Ryan Manafe’s Dagangan is accelerating Indonesia’s rural economy. See our FF Rising Stars of 2023!
Almost half of the Indonesian population lives in rural areas. But the heavy goods they consume make ecommerce deliveries expensive. Instead, people ride back and forth from cities on motorbikes, transporting rice, cooking oil, and building materials themselves.
To solve this problem, Ryan Manafe’s Dagangan has built up a network of more than 40 micro hubs covering 17,000 villages across Indonesia to provide rural communities with easier access to daily necessities at a lower cost. The company helps brands enter rural markets, sharing their consumer insights in return for a share of their profit margins.
Before Dagangan, Ryan started and ran a leading Indonesian solar company, SUN Energy, and did strategy consulting at McKinsey and Accenture.
No. of employees: 855
Stage: Series A
Total funding raised: $18.5m
Investors: Monk’s Hill Ventures, K3 Ventures, Spiral Ventures, GK-Plug and Play, BTPN Syariah Ventura, Hendra Kwik
Why did you decide to start Dagangan?
Our team is mostly from tier three and rural districts in Indonesia. Living in these communities has taught us that digital inequality, a lack of infrastructure, and inefficient government expenditure are the primary obstacles to ensuring the supply of commodities in these areas. We decided to try to solve these problems through the Dagangan platform.
What do you want to achieve?
First, equalise rural communities’ access to essential products and services through physical and digital infrastructure for our users, national suppliers, and strategic partners. Second, encourage rural entrepreneurs to grow their businesses for the well-being of our users and local suppliers. Third, empower local talent to be vocal contributors to their communities, because our talent is the greatest asset we have.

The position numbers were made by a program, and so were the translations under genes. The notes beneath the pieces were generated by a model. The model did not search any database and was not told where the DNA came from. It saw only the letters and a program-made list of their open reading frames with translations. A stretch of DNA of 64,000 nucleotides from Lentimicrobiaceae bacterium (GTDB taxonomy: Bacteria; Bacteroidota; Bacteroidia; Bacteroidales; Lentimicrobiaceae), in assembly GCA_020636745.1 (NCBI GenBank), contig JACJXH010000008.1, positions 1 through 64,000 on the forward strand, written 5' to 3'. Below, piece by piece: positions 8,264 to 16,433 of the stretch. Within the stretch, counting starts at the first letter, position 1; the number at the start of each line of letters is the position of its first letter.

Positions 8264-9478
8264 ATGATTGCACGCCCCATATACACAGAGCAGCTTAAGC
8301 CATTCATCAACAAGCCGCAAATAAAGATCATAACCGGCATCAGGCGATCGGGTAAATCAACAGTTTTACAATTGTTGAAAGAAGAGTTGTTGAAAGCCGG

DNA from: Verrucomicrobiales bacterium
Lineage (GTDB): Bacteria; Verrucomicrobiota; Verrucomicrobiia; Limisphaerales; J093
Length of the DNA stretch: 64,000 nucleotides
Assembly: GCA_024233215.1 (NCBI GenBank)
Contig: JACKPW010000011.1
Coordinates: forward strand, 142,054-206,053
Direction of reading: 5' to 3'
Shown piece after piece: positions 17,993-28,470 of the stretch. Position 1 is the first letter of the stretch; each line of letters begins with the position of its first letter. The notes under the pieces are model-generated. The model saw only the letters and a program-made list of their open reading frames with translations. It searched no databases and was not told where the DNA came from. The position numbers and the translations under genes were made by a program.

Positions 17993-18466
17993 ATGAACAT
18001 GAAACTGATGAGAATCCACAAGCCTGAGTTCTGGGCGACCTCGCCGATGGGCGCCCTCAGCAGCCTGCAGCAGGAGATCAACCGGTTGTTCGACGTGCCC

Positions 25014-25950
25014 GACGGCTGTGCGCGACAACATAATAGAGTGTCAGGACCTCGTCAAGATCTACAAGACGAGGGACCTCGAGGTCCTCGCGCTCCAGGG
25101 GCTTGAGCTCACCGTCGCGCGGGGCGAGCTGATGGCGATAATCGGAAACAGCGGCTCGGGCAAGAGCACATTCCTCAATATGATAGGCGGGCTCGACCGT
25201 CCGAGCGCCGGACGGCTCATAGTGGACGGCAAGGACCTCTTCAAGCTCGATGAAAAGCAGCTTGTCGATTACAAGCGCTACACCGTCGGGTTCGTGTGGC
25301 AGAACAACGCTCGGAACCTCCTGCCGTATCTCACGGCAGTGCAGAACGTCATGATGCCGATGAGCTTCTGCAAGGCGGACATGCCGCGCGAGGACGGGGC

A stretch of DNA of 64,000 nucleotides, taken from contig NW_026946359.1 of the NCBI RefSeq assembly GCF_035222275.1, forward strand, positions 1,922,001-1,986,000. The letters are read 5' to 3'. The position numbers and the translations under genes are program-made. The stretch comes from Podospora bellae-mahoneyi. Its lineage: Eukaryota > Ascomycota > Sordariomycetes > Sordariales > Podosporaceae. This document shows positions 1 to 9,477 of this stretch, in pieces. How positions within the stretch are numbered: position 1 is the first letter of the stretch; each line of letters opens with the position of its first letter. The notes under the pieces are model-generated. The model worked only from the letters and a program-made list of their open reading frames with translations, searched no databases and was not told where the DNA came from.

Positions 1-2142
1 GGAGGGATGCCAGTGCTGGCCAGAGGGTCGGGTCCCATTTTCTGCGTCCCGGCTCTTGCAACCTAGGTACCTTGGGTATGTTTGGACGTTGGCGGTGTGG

As an impact-driven company, we strive to have a long-term positive impact on society and we believe that the success of the communities is the foundation for the success of our endeavour. Our long-term objective is to grow exponentially to distribute 10,000 products and to replicate our current business model throughout Indonesia to reach 75,000 villages across the country.
What’s your biggest challenge right now?
Identifying the most effective ways of communication between the different parties involved – our investors, our local talent, and our users, who are primarily spouses and mothers from various backgrounds – can be a challenge. Plus, our users prefer direct interactions like face-to-face meetings.
Who has helped you most in your journey so far?
Grace Binowo is not only my wife but also my guiding light in my capacity as CEO of Dagangan. Her professional accomplishments, passion for research, and interpersonal skills have shaped me into a wiser and more inspired leader. And her unwavering support and confidence in me as a leader have given me the courage to take risks and stretch the limits of what Dagangan is capable of achieving.
What’s the best and worst advice you’ve ever received?
Always tell the truth, regardless of how difficult it may be. The foundation of trust is honesty, both within our team and with our consumers. Moreover, establishing a sustainable business is not solely about profit and numbers. It involves prioritising our values and ensuring that they’re embedded in every aspect of our business. By remaining true to our values and focusing on a greater cause, we can achieve long-term success and make a lasting impact.
Prioritise growth at all costs. Focusing on short-term growth without considering unit economics can result in unsustainable business models that are eventually harmful to customers and stakeholders. To develop a successful and ethical company, it’s critical to prioritise long-term viability and honesty. Sustainable growth can only be achieved by sustaining a solid foundation of sensible economics and sincere practices.